Yes. Philosophy inherently includes that possibility. Jokes do, too-- at least the nonobvious ones.

Bike sheds are a fine place to store a hobbyhorse. :cowboy_hat_face: My impression of the community here is that conscientious discussion is more likely than contentious, especially regarding a fundamental principle.

IMO this reading is common but mistaken.

The hobgoblin line can be understood to mean that inconsistent style is a problem. When you contribute to Python (or some other mature projects), you learn to balance style with unwanted churn, possible risks with seemingly-innocent changes, perturbation of VCS history, using contributors’ time for actual fixes and improvements, etc.

The way I understand that line now (after some time + searching for the context of the original quote) is quite opposed: don’t let yourself be bedeviled by insignificant style nits!

“A foolish consistency is the hobgoblin of little minds” is a quote
from Ralph Waldo Emerson’s treatise on “Self-Reliance” wherein he
argues that people who object purely to someone’s words and phrasing
are, in essence, missing the meaning behind those words and so
merely grasping at something superficial instead.

When applied to coding style, it’s a way of implying that style is a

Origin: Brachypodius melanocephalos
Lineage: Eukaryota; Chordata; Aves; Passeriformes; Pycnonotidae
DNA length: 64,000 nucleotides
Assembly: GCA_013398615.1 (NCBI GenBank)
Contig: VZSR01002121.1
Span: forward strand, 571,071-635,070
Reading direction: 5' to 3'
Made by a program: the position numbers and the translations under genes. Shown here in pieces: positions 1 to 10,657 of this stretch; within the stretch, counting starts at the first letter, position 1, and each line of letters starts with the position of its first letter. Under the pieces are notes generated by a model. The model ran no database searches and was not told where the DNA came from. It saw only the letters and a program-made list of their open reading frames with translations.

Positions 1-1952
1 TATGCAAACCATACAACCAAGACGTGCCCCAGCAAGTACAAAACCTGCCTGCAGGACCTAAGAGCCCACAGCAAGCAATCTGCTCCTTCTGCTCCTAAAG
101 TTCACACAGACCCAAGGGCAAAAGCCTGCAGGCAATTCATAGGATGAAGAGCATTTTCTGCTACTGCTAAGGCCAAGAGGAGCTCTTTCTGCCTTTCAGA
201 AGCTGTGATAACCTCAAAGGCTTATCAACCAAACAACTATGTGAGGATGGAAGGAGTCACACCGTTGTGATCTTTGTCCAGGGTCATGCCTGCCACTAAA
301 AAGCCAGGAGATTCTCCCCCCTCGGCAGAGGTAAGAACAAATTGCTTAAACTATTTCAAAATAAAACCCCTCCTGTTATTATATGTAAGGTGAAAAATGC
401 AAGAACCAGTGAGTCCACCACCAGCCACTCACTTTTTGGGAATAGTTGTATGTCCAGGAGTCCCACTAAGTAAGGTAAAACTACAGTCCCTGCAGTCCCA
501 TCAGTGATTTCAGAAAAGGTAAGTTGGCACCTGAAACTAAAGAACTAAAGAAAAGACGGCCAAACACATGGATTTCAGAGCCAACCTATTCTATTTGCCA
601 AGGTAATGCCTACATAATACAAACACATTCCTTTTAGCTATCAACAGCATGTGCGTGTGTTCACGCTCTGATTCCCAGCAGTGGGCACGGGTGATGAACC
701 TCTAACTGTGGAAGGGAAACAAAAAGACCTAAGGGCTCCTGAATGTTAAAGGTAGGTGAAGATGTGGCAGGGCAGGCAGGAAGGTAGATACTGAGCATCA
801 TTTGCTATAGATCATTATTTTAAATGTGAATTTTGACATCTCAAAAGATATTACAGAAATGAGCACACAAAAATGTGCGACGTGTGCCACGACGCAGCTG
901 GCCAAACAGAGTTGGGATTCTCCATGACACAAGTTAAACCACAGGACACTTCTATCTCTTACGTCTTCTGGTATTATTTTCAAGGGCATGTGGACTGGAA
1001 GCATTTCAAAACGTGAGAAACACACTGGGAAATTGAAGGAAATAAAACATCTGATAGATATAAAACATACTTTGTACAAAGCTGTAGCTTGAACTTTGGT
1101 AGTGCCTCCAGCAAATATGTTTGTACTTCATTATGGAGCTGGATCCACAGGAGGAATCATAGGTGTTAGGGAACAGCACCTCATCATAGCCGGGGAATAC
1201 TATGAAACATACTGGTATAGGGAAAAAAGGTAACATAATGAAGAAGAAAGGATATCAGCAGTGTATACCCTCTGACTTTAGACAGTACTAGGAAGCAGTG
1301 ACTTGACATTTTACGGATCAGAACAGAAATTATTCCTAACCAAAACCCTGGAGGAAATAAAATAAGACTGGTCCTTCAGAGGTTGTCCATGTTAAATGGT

secondary to functionality, and that “rule lawyers” who are focused
exclusively on enforcing style even over reasonable objections are
small-minded and should revisit their approach. Specifically in the
context of PEP 8, it’s clearly called out as a “gut check” for
deciding when and how to apply style rules:

“know when to be inconsistent – sometimes style guide
recommendations just aren’t applicable. When in doubt, use your best
judgment.”

The Zen of Python is not a living document to be maintained and adapted.

It is a joke from the earliest days of the Python that far too many people take too seriously.

It is the first entry in the Python humour page. Tim Peters explicitly explains one of the jokes here on the bug tracker. And in the best tradition of Zen koans, none of them have a straightforward, easily understood meaning.

What exactly is the difference between complex and complicated? Is flat really better than nested? Imagine if our file systems were still flat, without directories. Its well and good to say that beautiful is better than ugly, but how do you know if your code is beautiful or ugly?

And if you still don’t get the joke, then read the source code to the this.py module and see how many of the Zen koans it violates…